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Wednesday, March 31, 2010

Writing to analyse, review and comment

As well as analysing texts, you need to be able to write about them successfully. Think about your audience, the genre of your text and the main point of your analysis. By staying focused you will write more effectively.

Essential tips for writing effective articles

Capture your reader’s eye and attention

  • Start with a catchy headline.
  • Consider adding an attractive, unusual or interesting image to your coursework. For exam writing use boxes containing a written description of the image – there is no need to be an artist!
  • Divide a longer article using sub-headings to guide your reader and add interest and clarity.

Start as you mean to go on

  • Use a short or intriguing, lively and involving opening sentence.
  • Directly address and involve the reader by using pronouns such as 'you', 'we' and 'our'.
  • Consider the use of an initial question.

Prioritise important information but keep it interesting

  • Work out what is important and interesting for your reader to know first and write about this in a concise, snappy way. Leave less important aspects and finer detail until later.
  • Give relevant facts immediately by briefly answering questions such as what, who, where and when?
  • Use a mix of shorter and longer sentences but always keep sentences clear and concise.
  • Use mainly formal standard English but consider using a little well-placed conversational language to develop a friendly and inviting tone.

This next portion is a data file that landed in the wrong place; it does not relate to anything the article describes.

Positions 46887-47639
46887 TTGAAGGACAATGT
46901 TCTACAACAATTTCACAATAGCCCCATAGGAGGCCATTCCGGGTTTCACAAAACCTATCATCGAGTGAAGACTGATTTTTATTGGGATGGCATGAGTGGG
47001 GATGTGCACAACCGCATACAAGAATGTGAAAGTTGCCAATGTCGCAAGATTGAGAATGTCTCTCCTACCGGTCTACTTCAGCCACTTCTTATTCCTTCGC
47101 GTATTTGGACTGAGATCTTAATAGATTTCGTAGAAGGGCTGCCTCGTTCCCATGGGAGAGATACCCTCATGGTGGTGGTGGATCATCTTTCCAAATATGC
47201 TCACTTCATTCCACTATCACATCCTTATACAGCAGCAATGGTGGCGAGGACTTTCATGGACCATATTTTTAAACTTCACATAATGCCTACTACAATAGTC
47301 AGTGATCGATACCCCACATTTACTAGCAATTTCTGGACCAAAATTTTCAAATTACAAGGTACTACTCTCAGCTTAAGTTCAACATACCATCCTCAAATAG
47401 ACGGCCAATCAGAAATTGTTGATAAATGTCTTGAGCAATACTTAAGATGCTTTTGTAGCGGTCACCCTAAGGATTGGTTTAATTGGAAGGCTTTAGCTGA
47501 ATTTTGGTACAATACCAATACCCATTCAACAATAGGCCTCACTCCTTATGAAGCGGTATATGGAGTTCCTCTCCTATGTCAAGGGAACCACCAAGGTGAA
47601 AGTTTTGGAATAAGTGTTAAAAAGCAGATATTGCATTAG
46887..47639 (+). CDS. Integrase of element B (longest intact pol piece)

• Open each paragraph with a topic sentence that tells, in a nutshell, what the rest of the paragraph will explore in more depth.
  • Use both direct and rhetorical questions to involve the reader.
  • Use discourse markers to help create flow and fluency, for example, 'clearly', 'even so', 'therefore', 'following on from this'.

Gain your reader’s trust - be authoritative and convincing

  • Be sincere and write in a natural, lively style. Avoid pretending you’re someone other than an interesting lively teenager.
  • Remember that if your writing doesn't capture the trust of your reader, it won't be effective.
  • Create a confident tone but avoid the kind of bold unsupported assertions that suggest arrogance. Words like 'could', 'might' and 'perhaps' help to keep your suggestions open.
  • Consider making up an interview with an expert to add authority. (Although this is made up it needs to be believable and entirely realistic).